Smells and Grace: Those of us who are lucky enough to garden on acid soil can grow some rather brilliant plants. I turn my attention particularly to scented Rhododendrons, I don’t just mean the deciduous varieties of azalea, (latin name Rhododendron), which is famous for its most intoxicating scent. The ones I describe here are evergreen, often with very handsome shiny leaves. they only flower for a relatively short time, but when the do, they are wonderful, particularly when scented.
Rhodos for your noses: Rhododendron loderi “King George’ is the star of the show. It will eventually become a small tree, reaching 10’/3m in 10 years, however it does need shelter from strong winds. The pink buds open to large trusses of pure white scented flowers with faint green markings. Another feature is that the new growth stands up in spikes – think Nigel Kennedy’s hair – quite striking. R. loderi ‘Pink Diamond’ is a tad smaller than ‘King George’ – in fact about half the size, so may be more suitable for most gardens. The flowers are pinker, but equally prolific and scented. Rhododendron ‘Igtham yellow’ – making a change from pink – this one has apricot buds opening to pale yellow flat faced flowers with a small red blotch. Slightly scented in early May, Again not quite so huge as the ‘King George’, it forms a dome shaped plant which is fairly loose in habit. Height 5’/1.5m in 10 years. It does need good drainage without being dry, dappled shade and shelter. To continue the season of interest plant a Rhododendron ‘auriculatum’ for its scented white flowers which appear in July and August. Like all of the rhododendrons it does need that shelter from the wind. Aproximate growth 6’/2m in 10 years, but given the right conditions will reach 10’/3m or more.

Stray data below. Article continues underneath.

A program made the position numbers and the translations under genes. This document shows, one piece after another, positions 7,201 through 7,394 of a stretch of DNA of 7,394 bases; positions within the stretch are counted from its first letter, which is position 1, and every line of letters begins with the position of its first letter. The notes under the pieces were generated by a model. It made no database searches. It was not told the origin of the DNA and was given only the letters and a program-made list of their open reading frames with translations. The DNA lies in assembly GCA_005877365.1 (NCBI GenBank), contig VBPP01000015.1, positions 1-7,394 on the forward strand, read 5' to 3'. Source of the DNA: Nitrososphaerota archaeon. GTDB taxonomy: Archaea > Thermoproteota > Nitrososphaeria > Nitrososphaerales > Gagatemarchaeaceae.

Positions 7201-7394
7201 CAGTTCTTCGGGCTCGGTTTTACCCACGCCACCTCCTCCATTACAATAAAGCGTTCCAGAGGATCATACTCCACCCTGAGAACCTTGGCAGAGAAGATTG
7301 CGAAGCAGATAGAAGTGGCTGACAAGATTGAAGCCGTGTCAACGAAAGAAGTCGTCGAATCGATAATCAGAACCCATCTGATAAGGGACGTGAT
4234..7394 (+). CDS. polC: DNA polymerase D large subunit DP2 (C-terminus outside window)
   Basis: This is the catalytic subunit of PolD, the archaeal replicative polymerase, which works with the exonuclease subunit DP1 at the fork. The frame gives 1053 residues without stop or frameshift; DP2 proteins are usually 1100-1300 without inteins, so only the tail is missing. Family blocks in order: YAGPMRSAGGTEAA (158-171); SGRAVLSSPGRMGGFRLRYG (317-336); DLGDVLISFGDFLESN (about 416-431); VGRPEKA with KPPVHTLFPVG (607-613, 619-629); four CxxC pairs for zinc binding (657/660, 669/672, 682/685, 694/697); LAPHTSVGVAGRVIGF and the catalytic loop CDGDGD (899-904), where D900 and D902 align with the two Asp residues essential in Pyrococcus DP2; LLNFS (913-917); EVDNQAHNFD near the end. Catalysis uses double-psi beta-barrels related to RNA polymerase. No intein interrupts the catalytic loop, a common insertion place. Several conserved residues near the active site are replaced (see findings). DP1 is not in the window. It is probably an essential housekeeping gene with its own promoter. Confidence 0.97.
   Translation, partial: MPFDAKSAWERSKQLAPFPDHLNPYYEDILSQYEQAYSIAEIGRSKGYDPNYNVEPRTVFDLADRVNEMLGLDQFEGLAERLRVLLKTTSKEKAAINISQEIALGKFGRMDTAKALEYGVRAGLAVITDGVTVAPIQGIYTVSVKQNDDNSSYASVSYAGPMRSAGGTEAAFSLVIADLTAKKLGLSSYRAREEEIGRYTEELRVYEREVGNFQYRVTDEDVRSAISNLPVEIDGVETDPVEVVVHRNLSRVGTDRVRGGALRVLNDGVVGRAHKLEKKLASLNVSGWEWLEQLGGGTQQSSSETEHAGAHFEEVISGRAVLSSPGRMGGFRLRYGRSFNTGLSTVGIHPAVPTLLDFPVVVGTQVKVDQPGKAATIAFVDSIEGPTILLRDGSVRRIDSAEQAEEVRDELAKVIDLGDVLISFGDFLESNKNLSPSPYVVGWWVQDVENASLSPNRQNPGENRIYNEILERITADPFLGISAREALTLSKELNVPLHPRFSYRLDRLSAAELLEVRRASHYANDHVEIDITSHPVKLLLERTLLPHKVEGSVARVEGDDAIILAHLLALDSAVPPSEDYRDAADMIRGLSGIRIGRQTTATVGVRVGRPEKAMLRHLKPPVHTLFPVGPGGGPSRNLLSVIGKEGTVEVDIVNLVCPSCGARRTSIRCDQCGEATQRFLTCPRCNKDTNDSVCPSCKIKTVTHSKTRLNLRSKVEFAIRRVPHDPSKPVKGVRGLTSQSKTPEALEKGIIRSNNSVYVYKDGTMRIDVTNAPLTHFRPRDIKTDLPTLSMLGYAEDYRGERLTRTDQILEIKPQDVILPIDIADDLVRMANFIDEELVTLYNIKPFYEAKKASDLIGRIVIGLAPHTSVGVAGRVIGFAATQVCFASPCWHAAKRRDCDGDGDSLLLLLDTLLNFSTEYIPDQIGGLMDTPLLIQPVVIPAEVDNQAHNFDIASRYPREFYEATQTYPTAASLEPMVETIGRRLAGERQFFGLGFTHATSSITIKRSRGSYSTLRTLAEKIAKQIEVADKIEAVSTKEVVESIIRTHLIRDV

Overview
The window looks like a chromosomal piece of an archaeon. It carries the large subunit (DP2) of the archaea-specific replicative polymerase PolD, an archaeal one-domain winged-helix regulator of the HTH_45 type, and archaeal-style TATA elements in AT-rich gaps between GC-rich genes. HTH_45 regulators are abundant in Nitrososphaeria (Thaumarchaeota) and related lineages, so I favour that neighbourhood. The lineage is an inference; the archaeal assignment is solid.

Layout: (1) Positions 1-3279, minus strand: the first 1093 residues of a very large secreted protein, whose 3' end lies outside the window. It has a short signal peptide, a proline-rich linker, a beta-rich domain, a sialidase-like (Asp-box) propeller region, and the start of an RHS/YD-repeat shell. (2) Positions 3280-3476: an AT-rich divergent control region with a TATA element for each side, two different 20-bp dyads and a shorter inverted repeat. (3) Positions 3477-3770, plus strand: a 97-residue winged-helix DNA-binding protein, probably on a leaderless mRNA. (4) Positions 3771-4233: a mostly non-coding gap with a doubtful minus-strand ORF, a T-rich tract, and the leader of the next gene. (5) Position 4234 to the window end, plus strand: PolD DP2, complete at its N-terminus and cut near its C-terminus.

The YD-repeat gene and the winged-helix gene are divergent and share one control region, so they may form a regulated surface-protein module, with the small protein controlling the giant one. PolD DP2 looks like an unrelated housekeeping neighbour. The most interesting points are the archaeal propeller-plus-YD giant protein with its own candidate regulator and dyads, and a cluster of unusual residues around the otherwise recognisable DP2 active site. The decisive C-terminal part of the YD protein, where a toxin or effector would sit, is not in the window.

Rhododendrons on show: Visit Arley Hall Arley, Northwich, Cheshire CW9 6NA for its wonderful collection. If you want to buy the place to go is Lea Gardens, Long Lane, Lea, Matlock, Derbyshire DE4 5NX. If in Scotland go to Glendoick Gardens near Perth. Glendoick, Glencarse, Perthshire, PH2 7NS.
Climatic challenges: There’s still a chance of low temperatures overnight, or even frosts, so be wary of planting out anything tender until the end of the month. Even thought days have been sunny and dry, the soil will take much longer to warm up, so seeds sown direct into the soil will be at a disadvantage. Sow salads under cover and ease their entry into the outside world once the leaves are showing, by putting the pots out during the day and taking them in at night for about a week, before eventually planting them out.
Pests both beautiful and destructive: I’ve not seen a lily beetle this year – usually they are munching away at the fritillaries, they are easy to spot with their bright red colouring. More surprisingly I have caught and crushed a rosemary beetle, this is another pretty one with iridescent green and pink stripes. However it is a voracious feeder on lavender, rosemary, sage and thyme. Not the sort of wildlife which will add to the attractiveness of the herb garden. If you do find any, please report to the RHS.
After flowering: Prune camellias with care and restraint. They are slow growers so need only a light touch, removing congested branches. Prune early spring flowering shrubs such as forsythia and ribes, cutting some of the oldest and thickest stems down to the ground. This will reduce the bulk of these vigorous shrubs and encourage next years’ flowers. It is well worth removing the spent flowers on rhododendrons, watching out for new shoots, it will also help with next years’ flowers.